recognition was Zurita's appointment in Italy as Cultural Attaché in the early
nineties. He became the official poet of the 'protected democracy', and so far
we have not seen new works from him30.
© Amado J. Lascar
1 This quote is part of an interview answered by Raúl Zurita in Chile to me in 1996, in
order to complete my Master (H) thesis, at the University of NSW in Sydney, Australia.
2 Zurita was the first poet published by a professional publisher (Editorial Universitaria)
and not self financing his writing during the military rule.
3 I have tried to obtain bibliographical information from the USA about this article,
which I read when it was first published, but with negative results.
4 "This volume opens with the poem 'La vida nueva', an ambitious project, until that
moment unpublished in contemporary poetry" (Anteparaíso, 7). This poem was written
on New York skies in 1982 by means of 5 airplanes.
5 This idea of circles recalls us Dante's one too, as vertical clusters of meanings.
Zurita seems to use Dante's circles as a technical and aesthetic procedure to create
layers of interconnected readings.
6 Dante uses underground (Inferno), mountains (Purgatorio), and stars (Heaven) as
metaphors to signified eternal punishment, temporal punishment, and salvation. The
deeper and the highest.
7 The Duce business is also a double relation. On the one hand, Mussolini and
Pinochet were both right wings dictators but, on the other, Zurita have chosen a
Dante's fellow countryman, an Italian dictator to make the analogy; nor Franco nor
Hitler instead. Franco would be a more direct analogy for been a Spaniard and
explicitly beloved by Pinochet or Hitler for been the paradigm of cruelty.
8 Zurita, in this joy for playing with form, descends from Mallarmé like his friend and
peer Juan Luis Martínez.
9 It is interesting to point out how close is to Dante in this idealistic desire too. Dante
conceived The Comedy as a mean for convince and change the ideas of his time and
make a happier world.
10 'Marcha' means in Spanish to march, but also to walk or even to go. To understand
that it is the first meaning preferred by Zurita it is necessary to associate it with other
poems. The Cordilleras are marching, like the army does: the Cordilleras are the
chilean army.
11 Raúl Zurita was at least a sympathizer of the Chilean Communist party by 1983.
He worked very close to their cultural policy at that time, giving poetry recitals,
performing in forums, giving conferences and workshops, and participating with the
intellectuals and artists creating a cultural alternative to the official culture.
12 Zurita's work was not an isolated one. He belonged by the 1970' to a group
of artists (grupo CADA) and critics (Nelly Richard) which were very aware of the
political situation in the broad sense of the word.
13 One aspect that overcame the difficulty Zurita's poetry was his extraordinary talent
for declaiming it.
14 In Chile when a person dies, the relatives normally take his/ her remains to their
home and they have a vigil for 24 hours before the burial.
15 Zurita used to work 8 hours per night composing his poetry.
16 In Spanish, 'cielo' has both meanings: sky and heaven.
17 Again Zurita is using the geography as a metaphor.
18 First of all it is interesting how he refers to communities, in a very general and
postmodern way, and el cielo as their cielo. He is legitimizing the ownership of the cielo
for any community, for any individual.
19 Zurita began writing in the sixties, published his first book in 1979, and has
continued publishing up to the present. One of his main intellectual mentors, Nelly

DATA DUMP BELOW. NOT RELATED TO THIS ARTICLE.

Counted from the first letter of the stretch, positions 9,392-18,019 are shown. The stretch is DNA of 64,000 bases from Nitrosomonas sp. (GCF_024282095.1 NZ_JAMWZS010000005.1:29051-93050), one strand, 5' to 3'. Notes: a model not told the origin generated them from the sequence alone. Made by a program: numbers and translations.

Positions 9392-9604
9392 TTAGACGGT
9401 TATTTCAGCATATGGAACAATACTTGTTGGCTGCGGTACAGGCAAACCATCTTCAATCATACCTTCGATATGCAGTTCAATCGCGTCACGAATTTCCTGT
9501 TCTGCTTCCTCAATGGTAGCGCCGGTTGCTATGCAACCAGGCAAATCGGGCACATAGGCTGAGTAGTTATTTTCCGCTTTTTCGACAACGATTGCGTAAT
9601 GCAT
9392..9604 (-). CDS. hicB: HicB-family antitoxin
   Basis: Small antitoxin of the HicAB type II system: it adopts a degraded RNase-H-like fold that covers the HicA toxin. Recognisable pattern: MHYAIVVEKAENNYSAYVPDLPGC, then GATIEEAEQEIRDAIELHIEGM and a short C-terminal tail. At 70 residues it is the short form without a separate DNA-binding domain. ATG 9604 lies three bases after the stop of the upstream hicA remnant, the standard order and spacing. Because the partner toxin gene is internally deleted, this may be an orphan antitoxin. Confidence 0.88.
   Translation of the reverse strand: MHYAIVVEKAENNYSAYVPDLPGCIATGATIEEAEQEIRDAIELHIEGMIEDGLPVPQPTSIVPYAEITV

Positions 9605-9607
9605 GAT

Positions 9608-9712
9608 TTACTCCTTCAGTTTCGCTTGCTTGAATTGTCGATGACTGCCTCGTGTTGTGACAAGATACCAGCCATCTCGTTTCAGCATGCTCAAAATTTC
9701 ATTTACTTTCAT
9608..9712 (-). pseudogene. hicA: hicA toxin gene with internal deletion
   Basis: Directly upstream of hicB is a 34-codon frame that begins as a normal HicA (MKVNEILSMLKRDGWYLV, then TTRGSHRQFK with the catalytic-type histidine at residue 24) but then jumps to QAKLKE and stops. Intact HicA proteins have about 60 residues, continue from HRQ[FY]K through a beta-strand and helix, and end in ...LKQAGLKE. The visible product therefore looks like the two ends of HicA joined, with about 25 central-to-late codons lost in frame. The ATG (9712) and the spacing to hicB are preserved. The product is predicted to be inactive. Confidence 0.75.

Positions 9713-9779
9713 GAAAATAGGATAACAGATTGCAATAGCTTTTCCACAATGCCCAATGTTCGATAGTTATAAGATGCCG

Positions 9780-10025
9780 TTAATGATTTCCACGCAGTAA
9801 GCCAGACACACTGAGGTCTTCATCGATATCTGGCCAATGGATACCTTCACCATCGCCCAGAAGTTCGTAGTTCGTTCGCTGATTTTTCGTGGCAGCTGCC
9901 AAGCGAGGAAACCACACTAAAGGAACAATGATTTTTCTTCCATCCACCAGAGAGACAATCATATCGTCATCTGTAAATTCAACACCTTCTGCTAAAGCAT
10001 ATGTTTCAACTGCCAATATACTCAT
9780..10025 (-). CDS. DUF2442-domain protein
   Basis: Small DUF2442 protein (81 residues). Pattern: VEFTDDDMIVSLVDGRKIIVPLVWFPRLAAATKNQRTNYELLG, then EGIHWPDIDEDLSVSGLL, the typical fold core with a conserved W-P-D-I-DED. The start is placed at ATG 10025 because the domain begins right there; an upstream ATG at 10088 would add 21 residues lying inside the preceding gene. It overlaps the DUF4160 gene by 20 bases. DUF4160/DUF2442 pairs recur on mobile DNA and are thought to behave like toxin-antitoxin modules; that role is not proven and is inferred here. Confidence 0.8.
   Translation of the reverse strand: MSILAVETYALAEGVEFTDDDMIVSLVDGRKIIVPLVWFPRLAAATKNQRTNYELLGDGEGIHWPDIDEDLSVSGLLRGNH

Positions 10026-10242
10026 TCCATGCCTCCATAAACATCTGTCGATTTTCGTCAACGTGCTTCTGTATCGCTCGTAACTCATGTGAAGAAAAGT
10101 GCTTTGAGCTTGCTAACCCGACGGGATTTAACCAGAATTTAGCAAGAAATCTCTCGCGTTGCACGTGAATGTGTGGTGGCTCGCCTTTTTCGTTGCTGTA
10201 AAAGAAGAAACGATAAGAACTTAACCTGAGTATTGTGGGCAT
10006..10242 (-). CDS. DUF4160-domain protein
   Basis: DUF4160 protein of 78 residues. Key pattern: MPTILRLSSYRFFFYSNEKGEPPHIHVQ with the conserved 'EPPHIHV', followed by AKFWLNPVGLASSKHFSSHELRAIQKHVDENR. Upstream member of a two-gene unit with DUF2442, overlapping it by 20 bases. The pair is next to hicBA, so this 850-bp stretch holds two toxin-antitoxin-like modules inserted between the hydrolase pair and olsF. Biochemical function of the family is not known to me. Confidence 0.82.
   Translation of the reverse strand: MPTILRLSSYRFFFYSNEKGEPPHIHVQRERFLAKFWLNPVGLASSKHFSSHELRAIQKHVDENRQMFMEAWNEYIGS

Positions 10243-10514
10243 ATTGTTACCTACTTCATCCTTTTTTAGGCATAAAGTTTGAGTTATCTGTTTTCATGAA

Richards, is a very well known figure of postmodernity.
20 As a separate entity from any external referent.
21 The Spanish Civil War was paramount to make a turn in Neruda's poetry, from
more metaphysical and existentialist poetry to a political one, since he wrote España
en el Corazón.
22 This is important to point out because Neruda is the greatest of the Chilean poets
who addresses historical-political topics.
23 Last italics introduced by me.
24 Fully aware of the role of language in ideology building.
25 La vida nueva is a kind of collection of old poems treated within a new context. It
has poems from Anteparaíso and Canto a su amor desaparecido, for instance, but
diagramed, as a whole, in a different way.
26 His mother and grandmother are the only ones mentioned by him. His father died
when he was one year old.
27 In between he published El paraiso está vacío (1984) and Canto a su amor
desaparecido (1985). I have written the names of his works in Italian to highlight the
closeness with Dante.
28 Masters (Hon) Thesis.
29 From his own point of view and political project.
30 After publishing La vida nueva he has published his first novel and lately, in March
of 2000, a book entitled Poesía militante where he wrote a laudatory poem to Ricardo
Lagos, the social democrat president of Chile. Zurita won the 2000 National Literary
Award, which has been very controversial in the literary Chilean world.
Dante, A. La divina comedia. Madrid: Espasa Calpe, 1997.
________ Vita nuova. Oxford: Oxford University Press. 1992.
Freccero, J. Dante. Englewood Cliffs: Prentice-Hall, 1965.
Grayson, C. The World of Dante. Oxford: Clarendon Press, 1980
Holmes, G. Dante. New York: Hill and Wang, 1980
Kirkpatrick, R. The Divine Comedy. Cambridge. University Press, 1987.
Láscar, A. “La influencia de la neovanguardia en la poesía del período de
intervención militar en Chile”. Thesis U of New South Wales, 1997.
Mazzeo, J. Medieval Cultural Tradition in Dante's Comedy. Ithaca: Cornell
Press, 1960.
Richard, N. “Márgenes e institución, arte en Chile desde 1973”, Art and Text
No 21 (1976) : 119-163
Zurita, R. Canto a su amor desaparecido. Santiago: Editorial Universitaria,
________ El amor de Chile. Santiago: Editorial Universitaria, 1986.
________ La vida nueva. Santiago: Editorial Universitaria, 1993.
________ Purgatorio. Santiago: Editorial Universitaria, 1979.
________ Anteparaíso. Madrid: Visor Libros, 1991.